Sixth Floor Museum plans to extend reach

Wednesday, October 4th 2000, 12:00 am
By: News On 6

JFK assassination museum will expand to seventh floor for presidency exhibits

By Selwyn Crawford / The Dallas Morning News

When The Sixth Floor Museum opened in February 1989, officials didn't know whether it would be in business for sixth months or six years.

Now, more than 11 years later, construction is scheduled to begin this week to expand the museum to the seventh – and top – floor of the former Texas School Book Depository.

The $1.4 million project will double the facility's exhibition space from 9,000 to 18,000 square feet.

"What we have at the museum is a capacity problem," said Jeff West, executive director of The Sixth Floor. "In the summer months especially, it's crowded and we have long lines. And we don't know how many people, because of that, just walk away."

The first part of the expansion calls for connecting the two floors by extending the shaft of the special elevator that takes about 420,000 visitors annually directly to The Sixth Floor. A stairwell will also be added to connect the floors.

Once that project is complete, contractors will begin preparing the seventh floor, now used as a massive storage room for Dallas County, for exhibit space. Officials hope to open the new floor next summer.

Mr. West said the seventh floor, instead of focusing on the events surrounding the assassination of President Kennedy, would showcase the American presidency itself. For example, exhibits might include a presentation on first ladies or the White House, he said.

The hope is that the West End museum will capture more first-time and repeat local visitors, Mr. West said. He compared The Sixth Floor to the Statue of Liberty in that many New Yorkers view the landmark as solely a tourist attraction.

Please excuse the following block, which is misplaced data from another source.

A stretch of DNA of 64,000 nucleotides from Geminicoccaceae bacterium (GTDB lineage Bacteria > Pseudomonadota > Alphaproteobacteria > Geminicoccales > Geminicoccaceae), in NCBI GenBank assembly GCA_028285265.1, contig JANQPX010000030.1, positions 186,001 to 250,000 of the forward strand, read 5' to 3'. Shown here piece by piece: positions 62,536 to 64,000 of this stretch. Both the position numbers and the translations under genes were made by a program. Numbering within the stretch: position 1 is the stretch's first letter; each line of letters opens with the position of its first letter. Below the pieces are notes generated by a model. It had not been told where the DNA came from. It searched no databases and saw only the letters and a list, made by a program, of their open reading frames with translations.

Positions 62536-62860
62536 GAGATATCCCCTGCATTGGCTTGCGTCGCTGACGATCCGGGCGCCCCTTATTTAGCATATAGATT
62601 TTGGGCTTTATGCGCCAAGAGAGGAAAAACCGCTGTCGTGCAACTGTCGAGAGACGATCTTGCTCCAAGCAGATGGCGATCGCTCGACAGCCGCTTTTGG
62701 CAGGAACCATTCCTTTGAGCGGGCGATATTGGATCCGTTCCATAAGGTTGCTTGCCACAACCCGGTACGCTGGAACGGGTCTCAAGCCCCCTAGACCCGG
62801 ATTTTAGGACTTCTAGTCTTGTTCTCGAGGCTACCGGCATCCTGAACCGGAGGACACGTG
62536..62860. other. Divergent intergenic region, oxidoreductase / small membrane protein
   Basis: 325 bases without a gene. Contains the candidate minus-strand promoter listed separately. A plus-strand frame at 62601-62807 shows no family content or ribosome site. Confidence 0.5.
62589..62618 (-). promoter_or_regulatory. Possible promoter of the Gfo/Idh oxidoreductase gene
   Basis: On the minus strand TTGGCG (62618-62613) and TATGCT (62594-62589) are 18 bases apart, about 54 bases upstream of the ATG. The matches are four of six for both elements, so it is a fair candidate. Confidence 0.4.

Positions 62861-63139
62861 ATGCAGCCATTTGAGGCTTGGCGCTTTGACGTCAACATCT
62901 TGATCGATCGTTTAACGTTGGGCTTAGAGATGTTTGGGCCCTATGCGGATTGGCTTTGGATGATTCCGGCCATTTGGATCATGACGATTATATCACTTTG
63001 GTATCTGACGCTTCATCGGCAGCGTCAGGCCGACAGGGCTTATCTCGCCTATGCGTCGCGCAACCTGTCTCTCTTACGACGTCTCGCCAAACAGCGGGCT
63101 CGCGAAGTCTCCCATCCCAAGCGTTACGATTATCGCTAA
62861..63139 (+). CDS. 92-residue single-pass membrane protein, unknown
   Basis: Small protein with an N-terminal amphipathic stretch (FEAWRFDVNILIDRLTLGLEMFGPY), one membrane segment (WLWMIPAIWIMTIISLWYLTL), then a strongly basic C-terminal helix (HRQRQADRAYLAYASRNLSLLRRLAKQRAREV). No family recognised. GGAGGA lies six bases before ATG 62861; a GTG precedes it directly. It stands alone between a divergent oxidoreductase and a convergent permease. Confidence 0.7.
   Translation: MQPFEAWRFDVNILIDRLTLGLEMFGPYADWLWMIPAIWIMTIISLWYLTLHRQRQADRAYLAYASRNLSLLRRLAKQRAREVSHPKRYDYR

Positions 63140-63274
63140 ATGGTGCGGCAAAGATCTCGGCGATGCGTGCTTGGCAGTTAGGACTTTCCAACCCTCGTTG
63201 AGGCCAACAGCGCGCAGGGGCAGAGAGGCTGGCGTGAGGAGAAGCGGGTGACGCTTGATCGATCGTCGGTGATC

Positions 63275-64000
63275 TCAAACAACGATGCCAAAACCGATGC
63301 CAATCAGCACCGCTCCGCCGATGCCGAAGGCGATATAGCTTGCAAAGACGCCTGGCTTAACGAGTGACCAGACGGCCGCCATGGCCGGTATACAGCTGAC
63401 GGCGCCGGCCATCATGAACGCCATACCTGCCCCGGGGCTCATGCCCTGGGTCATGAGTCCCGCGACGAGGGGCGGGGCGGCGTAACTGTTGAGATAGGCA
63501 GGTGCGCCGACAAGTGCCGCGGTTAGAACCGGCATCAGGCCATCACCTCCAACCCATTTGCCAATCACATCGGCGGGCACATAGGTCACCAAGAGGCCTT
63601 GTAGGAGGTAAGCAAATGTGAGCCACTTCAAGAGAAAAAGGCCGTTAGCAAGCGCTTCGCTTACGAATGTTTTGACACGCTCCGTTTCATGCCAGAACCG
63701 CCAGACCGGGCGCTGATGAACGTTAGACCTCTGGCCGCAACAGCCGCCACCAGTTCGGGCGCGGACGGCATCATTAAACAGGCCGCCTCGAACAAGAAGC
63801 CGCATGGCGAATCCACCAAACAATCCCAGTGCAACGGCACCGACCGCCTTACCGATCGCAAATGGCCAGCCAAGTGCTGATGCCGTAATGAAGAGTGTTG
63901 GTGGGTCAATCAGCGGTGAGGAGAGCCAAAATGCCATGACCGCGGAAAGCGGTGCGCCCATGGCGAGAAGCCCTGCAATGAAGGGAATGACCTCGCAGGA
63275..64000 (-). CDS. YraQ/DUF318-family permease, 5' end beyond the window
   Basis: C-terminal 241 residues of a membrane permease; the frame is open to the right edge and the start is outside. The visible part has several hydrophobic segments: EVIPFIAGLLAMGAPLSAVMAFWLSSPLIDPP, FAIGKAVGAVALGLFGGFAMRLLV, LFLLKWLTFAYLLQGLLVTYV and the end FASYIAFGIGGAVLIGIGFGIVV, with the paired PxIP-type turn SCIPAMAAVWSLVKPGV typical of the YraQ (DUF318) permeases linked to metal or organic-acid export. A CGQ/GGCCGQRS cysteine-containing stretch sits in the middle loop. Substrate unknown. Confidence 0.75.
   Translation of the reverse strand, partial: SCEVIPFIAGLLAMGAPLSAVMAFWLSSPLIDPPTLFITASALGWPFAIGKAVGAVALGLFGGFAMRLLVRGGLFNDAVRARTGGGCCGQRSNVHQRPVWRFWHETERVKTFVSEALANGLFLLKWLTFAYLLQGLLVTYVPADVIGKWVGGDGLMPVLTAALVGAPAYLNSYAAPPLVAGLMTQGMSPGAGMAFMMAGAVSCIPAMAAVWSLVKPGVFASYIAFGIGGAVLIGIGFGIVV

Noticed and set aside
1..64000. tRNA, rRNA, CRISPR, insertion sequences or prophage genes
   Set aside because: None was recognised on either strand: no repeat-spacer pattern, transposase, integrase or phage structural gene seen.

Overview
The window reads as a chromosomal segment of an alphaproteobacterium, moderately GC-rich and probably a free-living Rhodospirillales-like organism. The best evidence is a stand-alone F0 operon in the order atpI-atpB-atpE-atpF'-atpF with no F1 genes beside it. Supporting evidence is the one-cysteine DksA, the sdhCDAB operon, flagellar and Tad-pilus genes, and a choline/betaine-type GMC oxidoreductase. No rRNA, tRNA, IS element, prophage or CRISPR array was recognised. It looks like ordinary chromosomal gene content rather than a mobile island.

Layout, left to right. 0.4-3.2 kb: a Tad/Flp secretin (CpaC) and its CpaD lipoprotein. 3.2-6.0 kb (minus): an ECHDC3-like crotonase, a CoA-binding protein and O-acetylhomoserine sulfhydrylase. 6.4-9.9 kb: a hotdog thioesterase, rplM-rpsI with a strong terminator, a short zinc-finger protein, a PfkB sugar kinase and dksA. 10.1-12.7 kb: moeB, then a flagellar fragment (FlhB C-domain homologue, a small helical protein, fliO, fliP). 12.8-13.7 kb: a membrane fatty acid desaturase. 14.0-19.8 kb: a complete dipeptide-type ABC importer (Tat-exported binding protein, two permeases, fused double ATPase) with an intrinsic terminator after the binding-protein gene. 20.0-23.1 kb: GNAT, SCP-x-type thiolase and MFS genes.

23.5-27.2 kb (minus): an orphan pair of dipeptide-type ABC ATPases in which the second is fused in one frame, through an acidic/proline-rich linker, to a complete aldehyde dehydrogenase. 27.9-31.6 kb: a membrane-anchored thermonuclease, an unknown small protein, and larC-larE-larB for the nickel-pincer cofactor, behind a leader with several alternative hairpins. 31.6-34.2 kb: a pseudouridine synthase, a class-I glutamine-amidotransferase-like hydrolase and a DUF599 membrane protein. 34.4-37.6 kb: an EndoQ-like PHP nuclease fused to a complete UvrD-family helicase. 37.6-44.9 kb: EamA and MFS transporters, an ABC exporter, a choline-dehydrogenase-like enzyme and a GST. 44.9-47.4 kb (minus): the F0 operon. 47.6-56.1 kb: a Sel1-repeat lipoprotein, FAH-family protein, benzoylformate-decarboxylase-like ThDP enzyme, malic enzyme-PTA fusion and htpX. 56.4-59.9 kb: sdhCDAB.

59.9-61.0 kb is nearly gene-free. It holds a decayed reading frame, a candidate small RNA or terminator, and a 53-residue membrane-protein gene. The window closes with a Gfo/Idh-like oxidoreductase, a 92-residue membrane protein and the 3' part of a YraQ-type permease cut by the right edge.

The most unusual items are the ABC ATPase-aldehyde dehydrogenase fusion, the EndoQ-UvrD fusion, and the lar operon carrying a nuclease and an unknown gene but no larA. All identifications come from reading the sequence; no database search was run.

"This will give us more capacity and give Dallas [residents] a reason to return to the museum," Mr. West said. "What I'll find is that I'll be at a cocktail party talking to somebody and they've never been, but their kids have been twice.

"Our audience is large and it comes from outside of the state largely, but we love everybody."

To help raise the museum's profile in North Texas, an advertising firm, Publicis-Mid America, volunteered to produce a free marketing campaign.

"It was something I wanted to do," said Seth Werner, president and chief creative officer for Publicis. "Speaking for myself, it's kind of history that we lived through. We were there when it happened, or we remember where we were when it did happen.

"The reason I approached them ... [free] is because we don't need a big, flashy ad campaign for The Sixth Floor Museum. We'll just remind you that it's there, that it's history and not really comment on it."

Mr. Werner said he has proposed putting up some billboards, running print and television ads and placing airport dioramas to help spread the word around North Texas.

Dallas County Judge Lee Jackson said he once thought the county would need the seventh floor for its own purposes. But as the need for more space dwindled, he said, it seems only fitting to allow The Sixth Floor to use the area.

"Attendance continues to grow almost every year in a pretty steady pattern, and now there are times when capacity is restrained by the space limitations on the sixth floor," Mr. Jackson said. "So it really didn't make any sense for us to be reserving that empty space.

"We [Dallas County commissioners] are the trustees of this site. We've been very pleased with the way The Sixth Floor exhibit was installed and has been operated these 11 years."

Domestic visitors seem to like it, too.

Orien Denham of Alexandria, La., praised the museum Tuesday after taking his first tour.

"I'd definitely come back and see it again," said Mr. Denham, who was mixing some pleasure with business. "I think it [the expansion] would be great."